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Haste them to church: tell them, Love says,
Religion breeds but fond delays, :
To lengthen out the tedious days.

Chide the slow priest, that so goes on
As if he fear'd he should have done
His sermon ere the glass be run:

Bid him post o'er his words as fast
As if himself were now to taste
The pleasure of so fair a waist. ;

Now lead the blessed couple home,
And serve a dinner up for some :
Their banquet is as yet to come. ,

Maids, dance as nimbly as your blood,
Which I see swell a purple flood,
In emulation of that good

The bride possesseth! for I deem
What she enjoys will be the theme,
This night, of every virgin's dream.

But envy not their blest content,
The hasty night is almost spent,
And they of Cupid will be shent,

The sun is now ready to ride;
Sure, 'twas the morning I espied,
Or 'twas the blushing of the bride.

See how the lusty bridegroom's veins
Swell, 'till the active torrent strains
To break those o’erstretch'd azure chains !

And the fair bride, ready to cry
To see her pleasant loss so nigh,
Pants like the sealed pigeon's eye!

Put out the torch ! Love loves no lights :
Those that perform his mystic-rites
Must pay their orisons by nights.

Nor can that sacrifice be done
By any priest or nan alone,
But when they both are met in one.

Now you that taste of Hymen's cheer,
See that your lips do meet so near
That cockles might be tutor'd there.

And let the whispering of your love
Such short and gentle murmurs prove,
As they were lectures to the dove.

And in such strict embraces twine,
As if you read unto the vine,
The ivy, and the columbine.

Thence may there spring many a pair
Of sons and daughters strong and fair.--
How soon the gods have heard my prayer!

Methinks already I espy
The cradles rock, the babies cry,
And drowsy nurses lullaby.

SIR ASTON COKAIN

Was born of a knightly and ancient family at Ashbourn, in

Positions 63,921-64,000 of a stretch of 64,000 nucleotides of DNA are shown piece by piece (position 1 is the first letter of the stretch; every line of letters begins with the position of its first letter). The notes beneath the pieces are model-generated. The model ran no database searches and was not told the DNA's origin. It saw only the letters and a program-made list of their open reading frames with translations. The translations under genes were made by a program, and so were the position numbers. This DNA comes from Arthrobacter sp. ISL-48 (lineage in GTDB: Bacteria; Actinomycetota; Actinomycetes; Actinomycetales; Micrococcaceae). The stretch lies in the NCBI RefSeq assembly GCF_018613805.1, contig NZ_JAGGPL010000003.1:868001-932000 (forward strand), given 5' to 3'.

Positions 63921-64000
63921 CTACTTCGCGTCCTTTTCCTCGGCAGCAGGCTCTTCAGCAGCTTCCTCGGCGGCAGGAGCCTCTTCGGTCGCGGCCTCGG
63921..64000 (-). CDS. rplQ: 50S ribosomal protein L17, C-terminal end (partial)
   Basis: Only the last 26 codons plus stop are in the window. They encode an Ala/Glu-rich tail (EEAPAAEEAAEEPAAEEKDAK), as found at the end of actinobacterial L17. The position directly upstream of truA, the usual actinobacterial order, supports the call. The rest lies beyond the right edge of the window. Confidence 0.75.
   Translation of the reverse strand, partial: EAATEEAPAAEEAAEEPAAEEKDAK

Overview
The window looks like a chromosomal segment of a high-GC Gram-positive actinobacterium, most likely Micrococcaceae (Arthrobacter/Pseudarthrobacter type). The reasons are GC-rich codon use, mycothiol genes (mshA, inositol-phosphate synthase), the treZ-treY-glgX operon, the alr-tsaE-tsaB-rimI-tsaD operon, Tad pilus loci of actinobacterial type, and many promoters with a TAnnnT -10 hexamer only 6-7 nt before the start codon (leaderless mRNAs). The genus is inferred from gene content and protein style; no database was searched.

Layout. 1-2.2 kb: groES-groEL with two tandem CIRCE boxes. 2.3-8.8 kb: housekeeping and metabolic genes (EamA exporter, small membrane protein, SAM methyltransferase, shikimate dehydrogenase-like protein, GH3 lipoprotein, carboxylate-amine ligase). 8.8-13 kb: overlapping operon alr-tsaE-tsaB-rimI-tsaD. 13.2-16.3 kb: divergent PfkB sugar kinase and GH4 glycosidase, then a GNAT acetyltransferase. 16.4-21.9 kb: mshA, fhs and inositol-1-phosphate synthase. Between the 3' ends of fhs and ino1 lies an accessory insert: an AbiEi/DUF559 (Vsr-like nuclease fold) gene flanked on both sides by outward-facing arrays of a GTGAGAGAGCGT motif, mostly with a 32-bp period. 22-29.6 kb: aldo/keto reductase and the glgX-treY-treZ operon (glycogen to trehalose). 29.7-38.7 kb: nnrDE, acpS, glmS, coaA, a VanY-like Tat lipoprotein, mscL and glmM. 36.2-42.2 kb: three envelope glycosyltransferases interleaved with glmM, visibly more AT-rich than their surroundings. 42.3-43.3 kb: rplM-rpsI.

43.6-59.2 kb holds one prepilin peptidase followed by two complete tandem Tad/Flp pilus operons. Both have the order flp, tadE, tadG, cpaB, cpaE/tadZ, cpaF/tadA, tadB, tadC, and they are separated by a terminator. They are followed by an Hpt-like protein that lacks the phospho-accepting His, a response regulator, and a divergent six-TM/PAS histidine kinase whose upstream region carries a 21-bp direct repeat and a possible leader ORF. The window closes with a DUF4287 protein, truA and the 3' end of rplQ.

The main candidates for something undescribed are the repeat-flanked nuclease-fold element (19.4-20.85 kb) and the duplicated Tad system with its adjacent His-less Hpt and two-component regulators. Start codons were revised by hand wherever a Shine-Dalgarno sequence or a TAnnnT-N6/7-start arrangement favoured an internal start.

the Peak of Derbyshire, 1608; educated at both the Universities, especially Cambridge, being a fellow-commoner of Trinity College; and having continued for some time at the inns of court “ for fashion sake," says Wood, travelled with Sir Kenelm Dighy, and married on his return. He lived a studious life upon his estate in Warwickshire, and suffered much during the civil wars for the king's cause, and his religion, which was tbat of Rome. We are told, he“ was esteemed by many an ingenious gentleman, “ a good poet, and a great lover of learning; yet by others " a perfect boon fellow, by which means he wasted all he

“ had.” He died at Derby, 1683. His “ Poems of divers sorts," appeared in 1658, and had

various titles (Vide Gentleman's Magazine for 1797.) They may perhaps be consulted with advantage by those who search after anecdotes of contemporary characters, or pictures of their manners. The following appeared the most advantageous specimen of his poetry.

To Plautia.
Away, fond thing! tempt me no more!
I'll not be won with all thy store!
I can behold thy golden hair,
And for the owner nothing care:

Thy starry eyes can look upon, And be mine own when I have done : Thy cherry ruby lips can kiss, And for fruition never wish: Can view the garden of thy cheeks, And slight the roses there as leeks: Can hear thee sing with all thine art, Without enthralling of mine heart : My liberty thou canst not wrong With all the magic of thy tongue: Thy warm snow-breasts and I can see, And neither sigh nor wish for thee : Behold thy feet, which we do bless For bearing so much happiness, Yet they at all should not destroy My strong preserved liberty: Could see thee naked, as at first Our parents were, when both uncurst, And with my busy searching eyes View strictly thy hid rarities; Yet, after such a free survey, From thee no lover go away. For thou art false, and wilt be so: I else no other fair would woo. Away, therefore, tempt me no more! I'll not be won with all thy store.

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